This is part of a series of posts analysing the Chip-8 interpreter on the RCA COSMAC VIP computer. These posts may be useful if you are building a Chip-8 interpreter on another platform or if you have an interest in the operation of the COSMAC VIP. For other posts in the series refer to the index or instruction index.
INSTRUCTION GROUP: 0XXX
Calls a machine code subroutine at the address 0x0XXX.
This instruction group allows CDP1802 machine code to be integrated with a Chip-8 programme. I analysed the routine that calls the machine code subroutine in a previous post.
The ability of a Chip-8 programme to be mixed with machine code was undoubtedly a very powerful feature for COSMAC VIP users, however there are restrictions.
It is important that the machine code subroutine does not change registers that are reserved for use by the Chip-8 interpreter. The registers that can be safely used are RC, RD, RE and RF. The Chip-8 interpreter uses these for temporary storage only. All other registers have a specific purpose and should not be changed. Except in the explicit case of R5 mentioned below, changing the value of any of the other registers could prevent the Chip-8 interpreter from functioning correctly. See this earlier post for a table showing how the registers are used by Chip-8.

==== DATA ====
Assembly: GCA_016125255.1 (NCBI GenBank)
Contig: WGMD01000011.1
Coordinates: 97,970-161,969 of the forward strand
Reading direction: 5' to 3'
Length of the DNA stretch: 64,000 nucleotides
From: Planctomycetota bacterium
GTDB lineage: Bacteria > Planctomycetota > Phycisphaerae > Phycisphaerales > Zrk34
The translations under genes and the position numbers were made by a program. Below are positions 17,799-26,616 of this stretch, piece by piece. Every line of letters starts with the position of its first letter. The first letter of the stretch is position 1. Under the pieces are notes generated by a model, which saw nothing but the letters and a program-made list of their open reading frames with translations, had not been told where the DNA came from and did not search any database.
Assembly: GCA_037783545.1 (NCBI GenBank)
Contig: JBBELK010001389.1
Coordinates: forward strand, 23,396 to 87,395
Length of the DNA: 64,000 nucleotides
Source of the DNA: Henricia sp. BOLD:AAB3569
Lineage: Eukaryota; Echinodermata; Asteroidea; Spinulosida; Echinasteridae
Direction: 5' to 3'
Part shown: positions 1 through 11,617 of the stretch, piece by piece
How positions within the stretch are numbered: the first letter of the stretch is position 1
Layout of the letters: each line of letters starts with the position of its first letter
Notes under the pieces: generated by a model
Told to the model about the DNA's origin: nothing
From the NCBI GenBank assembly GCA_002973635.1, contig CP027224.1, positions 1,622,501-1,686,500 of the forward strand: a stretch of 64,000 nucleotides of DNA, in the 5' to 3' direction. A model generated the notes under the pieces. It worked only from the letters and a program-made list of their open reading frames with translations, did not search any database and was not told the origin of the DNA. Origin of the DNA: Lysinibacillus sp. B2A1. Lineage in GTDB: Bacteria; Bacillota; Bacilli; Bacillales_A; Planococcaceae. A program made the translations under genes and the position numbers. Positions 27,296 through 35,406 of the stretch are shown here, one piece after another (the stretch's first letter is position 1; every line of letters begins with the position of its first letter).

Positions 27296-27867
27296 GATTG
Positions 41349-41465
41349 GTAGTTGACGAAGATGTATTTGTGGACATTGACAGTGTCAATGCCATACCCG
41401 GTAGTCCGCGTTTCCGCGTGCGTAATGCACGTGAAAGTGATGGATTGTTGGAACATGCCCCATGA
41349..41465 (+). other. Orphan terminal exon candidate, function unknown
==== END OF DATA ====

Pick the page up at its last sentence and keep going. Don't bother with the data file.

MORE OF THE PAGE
R3 will be the designated programme counter when the machine code subroutine is called. It is possible for the Chip-8 program to pass arguments to a machine code subroutine. To do this the arguments should immediately follow the instruction that calls the subroutine. The Chip-8 programme counter R5 will be pointing to the byte immediately following this instruction. After reading the arguments, the machine code subroutine should advance R5 to the next valid Chip-8 instruction before returning.
The machine code subroutine should use a D4 (SEP 4) instruction to return control to the Chip-8 interpreter.
In a previous post I mentioned that the Chip-8 interpreter adds two instructions to the start of every Chip-8 programme. Both of these are group 0 instructions that call machine code subroutines within the interpreter. The first is 0x00E0. This calls a routine that clears the display memory by setting all the bytes to 0. It’s quite a straightforward subroutine. Here’s the flowchart for it: